FIG. 2 presents an expanded cross-sectional view of section A of reactor system 100. Section A includes parts of discharge portion 110 of plasma tube 104 and coupling portion 126 of inlet conduit 112. As shown in FIG. 2, discharge portion 110 may be subdivided into a first section 120, an expanded section 122, and a second section 124. Discharge opening 125 is defined at the end of second section 124. Scaling o-ring groove is defined within expanded section 122 and is configured to hold scaling o-ring 130. Sealing o-ring 130 is composed of an elastomeric material. Sealing o-ring 130 is configured to make a seal between plasma tube 104 and inlet conduit 112 sufficient to maintain the level of vacuum desired.
Sealing o-ring 130 should not only provide a good seal between plasma tube 104 and inlet conduit 112, but should be able to maintain such a seal over numerous operation cycles carried out over a sizable time period. To maintain a sufficient seal over repeated operation cycles, sealing o-ring 130 should possess ample resiliency. Good resiliency in sealing o-ring 130 is important because when reactor system 100 is under vacuum during an operation cycle, coupling portion 126 exerts substantial lateral force on the sealing o-ring. Then when the cycle is completed, the vacuum is released and the lateral force exerted by coupling section subsides. A sufficiently resilient sealing o-ring 130 is able to compress during operation of a cycle and then return to its original shape after the cycle is complete. Consequently, the quality of the seal may be maintained over numerous operation cycles.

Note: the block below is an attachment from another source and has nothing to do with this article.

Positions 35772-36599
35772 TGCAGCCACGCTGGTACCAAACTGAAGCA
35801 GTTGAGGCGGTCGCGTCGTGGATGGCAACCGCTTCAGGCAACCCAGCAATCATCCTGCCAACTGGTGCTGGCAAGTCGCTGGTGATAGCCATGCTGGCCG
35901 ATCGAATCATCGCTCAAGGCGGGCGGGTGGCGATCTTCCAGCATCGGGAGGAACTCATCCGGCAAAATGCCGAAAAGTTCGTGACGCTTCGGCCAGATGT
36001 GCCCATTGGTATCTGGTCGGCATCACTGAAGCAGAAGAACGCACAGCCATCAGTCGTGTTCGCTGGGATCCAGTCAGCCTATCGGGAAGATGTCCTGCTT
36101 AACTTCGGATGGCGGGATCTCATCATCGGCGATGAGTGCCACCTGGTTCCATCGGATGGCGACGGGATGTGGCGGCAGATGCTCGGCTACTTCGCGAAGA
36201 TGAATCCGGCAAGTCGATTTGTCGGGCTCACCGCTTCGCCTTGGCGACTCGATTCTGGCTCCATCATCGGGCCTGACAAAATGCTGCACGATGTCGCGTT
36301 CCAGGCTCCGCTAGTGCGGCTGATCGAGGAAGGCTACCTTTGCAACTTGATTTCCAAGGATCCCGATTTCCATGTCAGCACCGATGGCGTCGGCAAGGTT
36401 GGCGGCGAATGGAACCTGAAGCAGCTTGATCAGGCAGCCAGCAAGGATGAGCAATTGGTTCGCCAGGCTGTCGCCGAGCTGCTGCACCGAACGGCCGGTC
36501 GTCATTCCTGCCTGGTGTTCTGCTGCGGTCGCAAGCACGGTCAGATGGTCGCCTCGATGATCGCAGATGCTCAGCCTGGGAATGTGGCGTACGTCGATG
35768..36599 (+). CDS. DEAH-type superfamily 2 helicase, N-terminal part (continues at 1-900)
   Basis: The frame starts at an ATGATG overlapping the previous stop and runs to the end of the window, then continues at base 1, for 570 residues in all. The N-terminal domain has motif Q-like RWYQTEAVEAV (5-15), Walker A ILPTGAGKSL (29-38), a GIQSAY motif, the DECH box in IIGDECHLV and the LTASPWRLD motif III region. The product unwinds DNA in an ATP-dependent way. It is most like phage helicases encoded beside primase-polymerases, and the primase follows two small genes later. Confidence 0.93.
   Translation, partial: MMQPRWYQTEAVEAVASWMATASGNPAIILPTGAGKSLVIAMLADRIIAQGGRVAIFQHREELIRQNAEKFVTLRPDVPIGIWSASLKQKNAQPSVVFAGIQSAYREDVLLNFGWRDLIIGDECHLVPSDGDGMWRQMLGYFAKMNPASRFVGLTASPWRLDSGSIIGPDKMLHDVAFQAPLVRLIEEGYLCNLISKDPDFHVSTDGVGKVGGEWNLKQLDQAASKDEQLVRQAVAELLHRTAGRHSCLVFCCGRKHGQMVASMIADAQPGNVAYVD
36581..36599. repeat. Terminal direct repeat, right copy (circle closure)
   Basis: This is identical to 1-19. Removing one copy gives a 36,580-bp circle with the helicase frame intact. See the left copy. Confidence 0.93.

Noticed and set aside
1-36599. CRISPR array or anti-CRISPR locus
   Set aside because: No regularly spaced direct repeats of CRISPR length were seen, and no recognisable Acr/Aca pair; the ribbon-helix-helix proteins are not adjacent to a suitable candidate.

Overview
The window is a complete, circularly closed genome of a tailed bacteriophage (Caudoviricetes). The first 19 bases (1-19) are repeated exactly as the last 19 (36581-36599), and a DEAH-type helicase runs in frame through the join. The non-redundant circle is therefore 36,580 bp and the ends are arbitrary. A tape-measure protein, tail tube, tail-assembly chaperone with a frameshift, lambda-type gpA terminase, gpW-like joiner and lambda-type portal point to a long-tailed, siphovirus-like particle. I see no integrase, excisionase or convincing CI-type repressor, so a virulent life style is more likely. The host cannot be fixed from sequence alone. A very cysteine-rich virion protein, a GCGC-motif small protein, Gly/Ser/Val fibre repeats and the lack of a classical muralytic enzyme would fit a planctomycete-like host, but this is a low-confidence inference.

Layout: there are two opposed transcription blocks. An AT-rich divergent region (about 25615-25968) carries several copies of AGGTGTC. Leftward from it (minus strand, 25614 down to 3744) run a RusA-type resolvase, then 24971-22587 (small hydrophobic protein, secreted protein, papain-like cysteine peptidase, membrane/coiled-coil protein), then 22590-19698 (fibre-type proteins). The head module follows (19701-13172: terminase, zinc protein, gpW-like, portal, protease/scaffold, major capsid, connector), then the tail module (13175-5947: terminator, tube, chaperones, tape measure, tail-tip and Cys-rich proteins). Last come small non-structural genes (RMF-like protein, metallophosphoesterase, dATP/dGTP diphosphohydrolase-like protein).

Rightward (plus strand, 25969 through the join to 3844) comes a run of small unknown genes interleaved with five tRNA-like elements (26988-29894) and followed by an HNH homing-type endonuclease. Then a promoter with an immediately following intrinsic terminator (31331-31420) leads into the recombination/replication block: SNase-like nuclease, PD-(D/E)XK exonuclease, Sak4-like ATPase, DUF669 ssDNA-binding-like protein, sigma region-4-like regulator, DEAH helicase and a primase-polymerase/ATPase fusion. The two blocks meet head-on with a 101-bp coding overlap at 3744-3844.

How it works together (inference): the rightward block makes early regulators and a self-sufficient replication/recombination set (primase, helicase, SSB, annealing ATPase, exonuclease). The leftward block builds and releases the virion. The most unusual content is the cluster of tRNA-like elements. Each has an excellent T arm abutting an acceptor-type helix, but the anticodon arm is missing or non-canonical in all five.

In addition, it is desirable that the time between failures of sealing o-ring 130 be extended as long as is reasonably possible. Replacing sealing o-ring 130 requires the purchase of a new o-ring and necessitates the expenditure of limited employee time. Over time, the total value of the production lost during these replacement periods can become quite substantial.